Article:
Coordinating Minister for the Economy and Minister of Finance, Dr. Ngozi Okonjo-Iweala, has advocated the adoption of far-reaching measures to curb opaque management of extractive revenues from African countries, especially Nigeria.
Okonjo-Iweala gave the recommendation recently at an event: “Open for Growth”, organised by the United Kingdom government before the concluded G8 summit in Northern Ireland.
She said the new push by the G8 to enthrone transparent tax disclosures especially amongst companies engaged in extractive activities in Africa would further boost efforts by countries to keep tab on their extractive revenues.
She noted that while such commitment would be good, it could also be backed further by extra monitoring measures to ensure effective compliance.
While seconding President of Tanzania, Jakaya Kikwete’s call for scaling up of support to governments in negotiating mining contracts, Okonjo-Iweala suggested that the launch of a special measure; “tax inspectors without borders,” could also be considered in the process of boosting transparency and accountability in the management of extractive revenues.
She posited that such proactive measure would be welcomed by Nigeria to help with her extractive industry accounting.
President Goodluck Jonathan recently directed all agencies affected by the oil and gas revenue disclosure audit reports of the Nigeria Extractive Industries Transparency Initiative (NEITI) to recover an outstanding $9.6 billion shortfall uncovered by its audit reports on Nigeria’s oil and gas sector.
NEITI has over time in its annual audit, reported underpayments in revenues accrued to Nigeria by companies involved in the country’s oil and gas industry; the transparency agency also have challenges convincing culpable companies to remit such underpayments to government revenue collection agencies.
The Prime Minister of Britain, David Cameron, who opened discussion at the event stated that countries with extractive resources required fairer taxes, greater transparency and more trade to grow their economies, adding that aid alone cannot end poverty.
“Poverty eradication requires that developing countries get the revenues and the benefits of growth that are rightfully theirs. And three vital things are needed to make that happen: fairer taxes, greater transparency and more trade,” Cameron said.
He further explained: “When taxes are not collected, the poor suffer. In fact, illicit flows out of African countries exceed what they gain in aid. When companies extracting natural resources like minerals and oil are not transparent and don’t publish the payments they make or when governments allow these payments to leach away into corruption people in developing countries miss out on the vital revenues they are due.”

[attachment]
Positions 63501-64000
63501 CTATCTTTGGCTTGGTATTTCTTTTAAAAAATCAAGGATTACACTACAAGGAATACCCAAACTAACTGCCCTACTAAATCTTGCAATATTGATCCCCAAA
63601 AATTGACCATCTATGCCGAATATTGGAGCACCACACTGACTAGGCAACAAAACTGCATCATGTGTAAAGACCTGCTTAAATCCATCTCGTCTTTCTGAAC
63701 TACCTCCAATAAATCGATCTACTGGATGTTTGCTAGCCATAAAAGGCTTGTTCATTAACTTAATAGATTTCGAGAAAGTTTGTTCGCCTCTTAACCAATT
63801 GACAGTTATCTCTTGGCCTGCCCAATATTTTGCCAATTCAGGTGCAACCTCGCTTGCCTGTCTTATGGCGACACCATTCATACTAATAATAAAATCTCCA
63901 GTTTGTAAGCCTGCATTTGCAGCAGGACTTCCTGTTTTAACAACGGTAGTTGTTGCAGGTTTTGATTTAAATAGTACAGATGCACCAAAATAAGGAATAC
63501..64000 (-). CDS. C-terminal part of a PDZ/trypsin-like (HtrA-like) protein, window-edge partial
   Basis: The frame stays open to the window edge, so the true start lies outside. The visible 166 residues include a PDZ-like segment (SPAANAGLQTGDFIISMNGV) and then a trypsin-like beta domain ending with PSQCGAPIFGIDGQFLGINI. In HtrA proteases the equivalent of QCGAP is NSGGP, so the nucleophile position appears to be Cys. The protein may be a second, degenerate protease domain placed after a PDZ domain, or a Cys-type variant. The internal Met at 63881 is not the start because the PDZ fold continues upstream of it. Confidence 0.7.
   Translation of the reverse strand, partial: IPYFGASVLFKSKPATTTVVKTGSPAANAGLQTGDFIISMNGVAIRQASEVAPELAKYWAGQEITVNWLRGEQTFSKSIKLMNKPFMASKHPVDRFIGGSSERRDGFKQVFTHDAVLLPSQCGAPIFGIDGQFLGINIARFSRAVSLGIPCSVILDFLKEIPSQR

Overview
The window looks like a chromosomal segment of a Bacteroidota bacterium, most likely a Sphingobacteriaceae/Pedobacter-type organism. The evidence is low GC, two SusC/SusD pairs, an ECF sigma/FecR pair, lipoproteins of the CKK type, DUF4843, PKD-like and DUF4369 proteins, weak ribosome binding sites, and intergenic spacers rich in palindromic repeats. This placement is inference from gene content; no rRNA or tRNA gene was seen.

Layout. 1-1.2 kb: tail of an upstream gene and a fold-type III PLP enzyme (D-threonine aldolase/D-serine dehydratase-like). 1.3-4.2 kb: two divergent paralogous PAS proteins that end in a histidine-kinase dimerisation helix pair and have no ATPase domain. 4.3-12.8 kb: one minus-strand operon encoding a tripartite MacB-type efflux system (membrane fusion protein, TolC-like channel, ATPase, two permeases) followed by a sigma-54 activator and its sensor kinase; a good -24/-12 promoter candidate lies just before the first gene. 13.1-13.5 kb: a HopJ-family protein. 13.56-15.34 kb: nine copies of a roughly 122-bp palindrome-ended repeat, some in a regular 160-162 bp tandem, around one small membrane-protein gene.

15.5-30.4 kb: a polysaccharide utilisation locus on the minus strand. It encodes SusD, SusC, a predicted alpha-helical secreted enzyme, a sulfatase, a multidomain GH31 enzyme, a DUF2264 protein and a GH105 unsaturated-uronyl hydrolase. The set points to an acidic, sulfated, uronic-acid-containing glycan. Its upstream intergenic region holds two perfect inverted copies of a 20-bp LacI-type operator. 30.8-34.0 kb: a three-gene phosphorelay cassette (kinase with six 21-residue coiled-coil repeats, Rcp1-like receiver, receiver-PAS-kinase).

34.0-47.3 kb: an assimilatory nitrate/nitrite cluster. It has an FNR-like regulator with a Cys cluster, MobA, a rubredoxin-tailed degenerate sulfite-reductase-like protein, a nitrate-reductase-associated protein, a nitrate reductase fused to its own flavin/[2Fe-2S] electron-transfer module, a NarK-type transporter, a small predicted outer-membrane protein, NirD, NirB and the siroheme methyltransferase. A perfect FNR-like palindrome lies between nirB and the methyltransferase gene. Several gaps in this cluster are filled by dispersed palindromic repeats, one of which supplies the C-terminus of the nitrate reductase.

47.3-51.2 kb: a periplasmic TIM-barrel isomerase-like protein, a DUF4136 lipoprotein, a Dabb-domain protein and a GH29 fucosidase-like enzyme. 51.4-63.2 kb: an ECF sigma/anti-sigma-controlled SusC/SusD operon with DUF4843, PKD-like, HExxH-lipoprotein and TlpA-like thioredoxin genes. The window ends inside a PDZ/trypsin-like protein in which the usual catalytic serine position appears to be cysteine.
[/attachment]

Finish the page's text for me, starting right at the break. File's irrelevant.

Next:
Shedding more light on the need for transparent management of extractive revenues, the prime minister stated: “We need real transparency in the payments companies make and the revenues that governments receive. Just think for a moment about the discovery of North Sea Oil off the coast of Britain. It has given this country revenue of over £150 billion, boosting our balance of payments by almost £50 billion a year and supporting nearly half a million jobs.
Now imagine if we had no transparency over the way that oil was extracted. Imagine what it would have been like if we had most of our oil revenues taken from us by corrupt politicians, officials and companies. Too often that has been the story for developing countries. But with transparency we can change that.”
“In the last few years, we have seen huge advances. Oil, gas and mining companies will now have to publish what they pay in every country and for every project they work on. That’s already law in America. It’s becoming law in Europe. And will be in Canada too. Governments in return are committing to publish what they receive. Many developing countries made this commitment a while ago. Now Britain, France and America are joining them too. And we hope that others will follow suit.”
Information from This Day was used in this report.